West Fork of the Choctawhatchee River Professional Review and Guide
"One of the best things about the West Fork of the Choctawhatchee River for paddlers is that there are multiple easy bridge-access spots. The West Fork of the Choctawhatchee runs through formations of a soft chalk-like rock called soapstone. Erosion has formed miniature caves in the soapstone bluffs. Beautiful fern glades grow out from the soft rock. The current, even at relatively high water levels, is slow, but there are a few white water shoals— uncommon in this region—along the way to keep you from getting too relaxed. The West Fork of the Choctawhatchee River begins in Barbour County at the confluence of Jackson Creek and Pauls Creek, then flows south until it meets the East Fork in Dale County, where those forks meet to become the Choctawhatchee.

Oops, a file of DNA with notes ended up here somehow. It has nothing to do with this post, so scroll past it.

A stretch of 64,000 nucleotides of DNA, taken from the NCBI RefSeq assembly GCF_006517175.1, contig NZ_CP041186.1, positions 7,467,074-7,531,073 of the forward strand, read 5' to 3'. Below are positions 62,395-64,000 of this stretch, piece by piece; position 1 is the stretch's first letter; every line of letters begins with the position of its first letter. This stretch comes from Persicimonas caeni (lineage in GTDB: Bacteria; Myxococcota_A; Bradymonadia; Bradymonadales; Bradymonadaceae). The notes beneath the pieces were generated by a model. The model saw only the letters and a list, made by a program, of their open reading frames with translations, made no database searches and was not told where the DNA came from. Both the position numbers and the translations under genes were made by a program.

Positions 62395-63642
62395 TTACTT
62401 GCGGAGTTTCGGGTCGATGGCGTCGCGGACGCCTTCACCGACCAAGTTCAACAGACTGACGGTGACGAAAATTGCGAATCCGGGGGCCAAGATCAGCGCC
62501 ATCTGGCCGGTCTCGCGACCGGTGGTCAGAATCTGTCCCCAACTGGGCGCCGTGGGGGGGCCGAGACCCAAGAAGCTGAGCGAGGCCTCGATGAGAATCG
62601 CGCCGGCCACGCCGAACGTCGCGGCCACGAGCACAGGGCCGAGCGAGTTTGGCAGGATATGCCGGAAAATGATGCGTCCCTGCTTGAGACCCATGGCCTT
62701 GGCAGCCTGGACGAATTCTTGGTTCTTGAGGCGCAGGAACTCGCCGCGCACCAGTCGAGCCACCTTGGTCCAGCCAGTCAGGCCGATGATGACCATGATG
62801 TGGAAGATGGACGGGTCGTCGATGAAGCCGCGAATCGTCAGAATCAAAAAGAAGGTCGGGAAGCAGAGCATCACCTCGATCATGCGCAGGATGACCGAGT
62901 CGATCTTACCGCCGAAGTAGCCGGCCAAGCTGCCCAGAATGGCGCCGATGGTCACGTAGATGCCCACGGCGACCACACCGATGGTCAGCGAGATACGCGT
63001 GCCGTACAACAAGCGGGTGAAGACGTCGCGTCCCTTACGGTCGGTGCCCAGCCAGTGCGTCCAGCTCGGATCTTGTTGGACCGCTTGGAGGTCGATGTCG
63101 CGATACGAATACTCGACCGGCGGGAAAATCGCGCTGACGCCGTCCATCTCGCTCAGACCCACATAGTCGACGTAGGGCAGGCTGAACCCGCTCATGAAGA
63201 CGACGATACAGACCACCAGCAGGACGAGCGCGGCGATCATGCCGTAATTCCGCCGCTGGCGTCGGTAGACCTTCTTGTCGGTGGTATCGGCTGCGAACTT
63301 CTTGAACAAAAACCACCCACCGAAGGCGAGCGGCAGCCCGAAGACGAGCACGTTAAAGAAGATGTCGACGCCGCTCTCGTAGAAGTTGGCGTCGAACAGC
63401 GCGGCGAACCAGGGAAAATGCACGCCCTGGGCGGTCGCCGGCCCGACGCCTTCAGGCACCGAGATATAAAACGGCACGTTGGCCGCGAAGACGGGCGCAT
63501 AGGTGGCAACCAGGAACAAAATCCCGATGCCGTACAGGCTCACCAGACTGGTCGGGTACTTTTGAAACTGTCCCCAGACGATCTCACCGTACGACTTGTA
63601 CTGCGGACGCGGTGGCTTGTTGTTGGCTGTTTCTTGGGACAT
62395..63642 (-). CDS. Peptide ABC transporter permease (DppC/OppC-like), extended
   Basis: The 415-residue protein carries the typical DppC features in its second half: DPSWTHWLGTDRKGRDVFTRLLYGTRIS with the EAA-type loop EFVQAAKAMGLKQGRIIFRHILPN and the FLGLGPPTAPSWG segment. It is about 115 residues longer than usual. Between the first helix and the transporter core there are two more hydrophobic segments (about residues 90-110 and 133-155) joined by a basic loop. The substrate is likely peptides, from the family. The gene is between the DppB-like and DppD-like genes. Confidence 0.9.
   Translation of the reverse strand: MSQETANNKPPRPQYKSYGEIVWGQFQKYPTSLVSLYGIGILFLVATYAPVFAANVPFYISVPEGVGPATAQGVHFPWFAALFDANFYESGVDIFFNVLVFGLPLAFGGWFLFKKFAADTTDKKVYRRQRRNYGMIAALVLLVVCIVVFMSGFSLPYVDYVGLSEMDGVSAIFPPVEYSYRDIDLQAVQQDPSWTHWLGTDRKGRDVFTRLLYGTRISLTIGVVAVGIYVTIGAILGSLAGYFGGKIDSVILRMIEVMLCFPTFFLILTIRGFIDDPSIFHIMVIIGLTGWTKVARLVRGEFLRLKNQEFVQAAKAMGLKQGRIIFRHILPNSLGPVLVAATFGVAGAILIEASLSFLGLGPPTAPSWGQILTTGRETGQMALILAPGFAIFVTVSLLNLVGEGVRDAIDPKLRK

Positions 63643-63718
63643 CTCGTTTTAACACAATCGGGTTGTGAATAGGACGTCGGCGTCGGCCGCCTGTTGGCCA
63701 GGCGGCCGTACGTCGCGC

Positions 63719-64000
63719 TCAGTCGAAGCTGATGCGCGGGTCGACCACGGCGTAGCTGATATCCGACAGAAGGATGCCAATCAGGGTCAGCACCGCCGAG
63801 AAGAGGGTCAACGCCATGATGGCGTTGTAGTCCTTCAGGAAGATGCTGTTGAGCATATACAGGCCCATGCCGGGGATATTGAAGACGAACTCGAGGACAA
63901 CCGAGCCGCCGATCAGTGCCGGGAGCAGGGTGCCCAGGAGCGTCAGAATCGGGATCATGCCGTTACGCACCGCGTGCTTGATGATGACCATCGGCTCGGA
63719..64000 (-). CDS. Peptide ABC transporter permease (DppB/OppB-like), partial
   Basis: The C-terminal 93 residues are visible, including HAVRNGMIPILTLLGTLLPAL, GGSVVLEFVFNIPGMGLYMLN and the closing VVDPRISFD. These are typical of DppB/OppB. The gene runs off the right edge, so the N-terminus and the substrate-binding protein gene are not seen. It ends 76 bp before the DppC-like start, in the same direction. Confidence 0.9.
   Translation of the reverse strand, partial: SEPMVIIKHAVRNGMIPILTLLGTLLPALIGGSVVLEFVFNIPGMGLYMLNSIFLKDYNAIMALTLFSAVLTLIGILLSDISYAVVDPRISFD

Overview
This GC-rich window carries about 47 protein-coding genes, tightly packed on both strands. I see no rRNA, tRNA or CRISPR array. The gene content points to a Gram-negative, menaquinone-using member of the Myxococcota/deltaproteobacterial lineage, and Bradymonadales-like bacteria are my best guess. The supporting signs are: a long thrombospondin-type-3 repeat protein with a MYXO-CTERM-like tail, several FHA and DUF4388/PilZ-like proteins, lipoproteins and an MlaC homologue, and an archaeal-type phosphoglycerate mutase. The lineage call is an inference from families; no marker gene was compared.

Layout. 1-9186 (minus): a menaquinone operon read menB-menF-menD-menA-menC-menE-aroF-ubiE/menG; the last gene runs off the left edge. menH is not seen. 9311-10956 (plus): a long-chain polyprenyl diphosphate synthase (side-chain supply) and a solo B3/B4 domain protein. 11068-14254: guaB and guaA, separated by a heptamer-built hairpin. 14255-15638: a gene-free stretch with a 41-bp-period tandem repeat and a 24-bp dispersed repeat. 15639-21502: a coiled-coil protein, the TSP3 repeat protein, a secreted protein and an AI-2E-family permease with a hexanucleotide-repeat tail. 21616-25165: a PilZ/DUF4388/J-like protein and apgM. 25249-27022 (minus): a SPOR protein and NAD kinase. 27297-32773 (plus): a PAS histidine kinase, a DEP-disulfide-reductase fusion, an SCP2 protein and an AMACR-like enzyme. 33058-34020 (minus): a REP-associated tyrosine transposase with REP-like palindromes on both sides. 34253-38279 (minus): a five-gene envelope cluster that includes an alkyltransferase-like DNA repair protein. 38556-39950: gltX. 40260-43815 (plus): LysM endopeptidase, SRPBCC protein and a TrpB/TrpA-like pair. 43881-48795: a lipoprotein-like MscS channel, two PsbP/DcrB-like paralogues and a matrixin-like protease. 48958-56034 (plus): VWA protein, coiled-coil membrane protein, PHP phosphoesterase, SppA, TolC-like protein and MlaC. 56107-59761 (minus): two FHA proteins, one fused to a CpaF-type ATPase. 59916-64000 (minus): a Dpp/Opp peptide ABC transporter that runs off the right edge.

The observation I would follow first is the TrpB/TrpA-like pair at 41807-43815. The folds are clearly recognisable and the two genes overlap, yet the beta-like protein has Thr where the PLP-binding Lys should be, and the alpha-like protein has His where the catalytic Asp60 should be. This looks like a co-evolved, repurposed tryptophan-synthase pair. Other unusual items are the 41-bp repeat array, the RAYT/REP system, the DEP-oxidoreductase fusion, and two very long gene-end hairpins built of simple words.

The total length of the West Fork from top to bottom is about 35 miles. The southernmost section described here is 5.7 miles. The rich soils on the bluffs surrounding the river are covered with hardwood stands known as beech-magnolia forests. These forests have an abundance of the evergreen southern magnolia and American beech. They also contain a great diversity of trees, both deciduous and evergreen, such as laurel oak, basswood, Florida maple, and American holly."